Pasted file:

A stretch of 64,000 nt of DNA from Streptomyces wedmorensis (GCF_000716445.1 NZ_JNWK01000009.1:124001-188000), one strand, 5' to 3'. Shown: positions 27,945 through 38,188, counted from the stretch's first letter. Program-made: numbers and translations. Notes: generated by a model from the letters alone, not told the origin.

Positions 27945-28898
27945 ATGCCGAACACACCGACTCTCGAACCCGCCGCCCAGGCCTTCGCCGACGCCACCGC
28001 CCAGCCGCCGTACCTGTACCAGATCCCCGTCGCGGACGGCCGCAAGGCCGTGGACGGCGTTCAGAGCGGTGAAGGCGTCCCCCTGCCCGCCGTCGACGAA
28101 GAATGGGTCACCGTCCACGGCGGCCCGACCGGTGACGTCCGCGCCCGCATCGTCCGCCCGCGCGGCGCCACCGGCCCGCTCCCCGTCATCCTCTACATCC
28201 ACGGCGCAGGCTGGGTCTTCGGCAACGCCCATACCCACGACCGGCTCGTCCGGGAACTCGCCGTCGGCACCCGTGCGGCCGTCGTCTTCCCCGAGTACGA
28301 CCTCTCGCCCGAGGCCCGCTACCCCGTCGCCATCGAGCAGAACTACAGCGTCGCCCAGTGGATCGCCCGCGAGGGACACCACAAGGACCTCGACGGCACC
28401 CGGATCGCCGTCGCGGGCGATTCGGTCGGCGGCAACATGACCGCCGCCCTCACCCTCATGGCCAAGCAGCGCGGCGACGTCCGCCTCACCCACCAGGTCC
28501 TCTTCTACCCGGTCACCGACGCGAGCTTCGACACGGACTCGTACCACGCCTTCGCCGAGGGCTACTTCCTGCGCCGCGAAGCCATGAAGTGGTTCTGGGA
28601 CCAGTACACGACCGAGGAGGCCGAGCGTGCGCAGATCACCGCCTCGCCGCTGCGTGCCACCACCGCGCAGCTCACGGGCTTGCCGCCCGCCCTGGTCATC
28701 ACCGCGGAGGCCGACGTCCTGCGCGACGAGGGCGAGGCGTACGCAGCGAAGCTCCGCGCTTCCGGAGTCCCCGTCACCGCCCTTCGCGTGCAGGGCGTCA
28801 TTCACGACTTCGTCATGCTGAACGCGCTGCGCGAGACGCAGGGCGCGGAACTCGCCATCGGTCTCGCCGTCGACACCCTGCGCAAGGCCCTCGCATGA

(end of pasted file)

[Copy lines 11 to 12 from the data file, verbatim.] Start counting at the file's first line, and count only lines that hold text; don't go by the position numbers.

28701 ACCGCGGAGGCCGACGTCCTGCGCGACGAGGGCGAGGCGTACGCAGCGAAGCTCCGCGCTTCCGGAGTCCCCGTCACCGCCCTTCGCGTGCAGGGCGTCA
28801 TTCACGACTTCGTCATGCTGAACGCGCTGCGCGAGACGCAGGGCGCGGAACTCGCCATCGGTCTCGCCGTCGACACCCTGCGCAAGGCCCTCGCATGA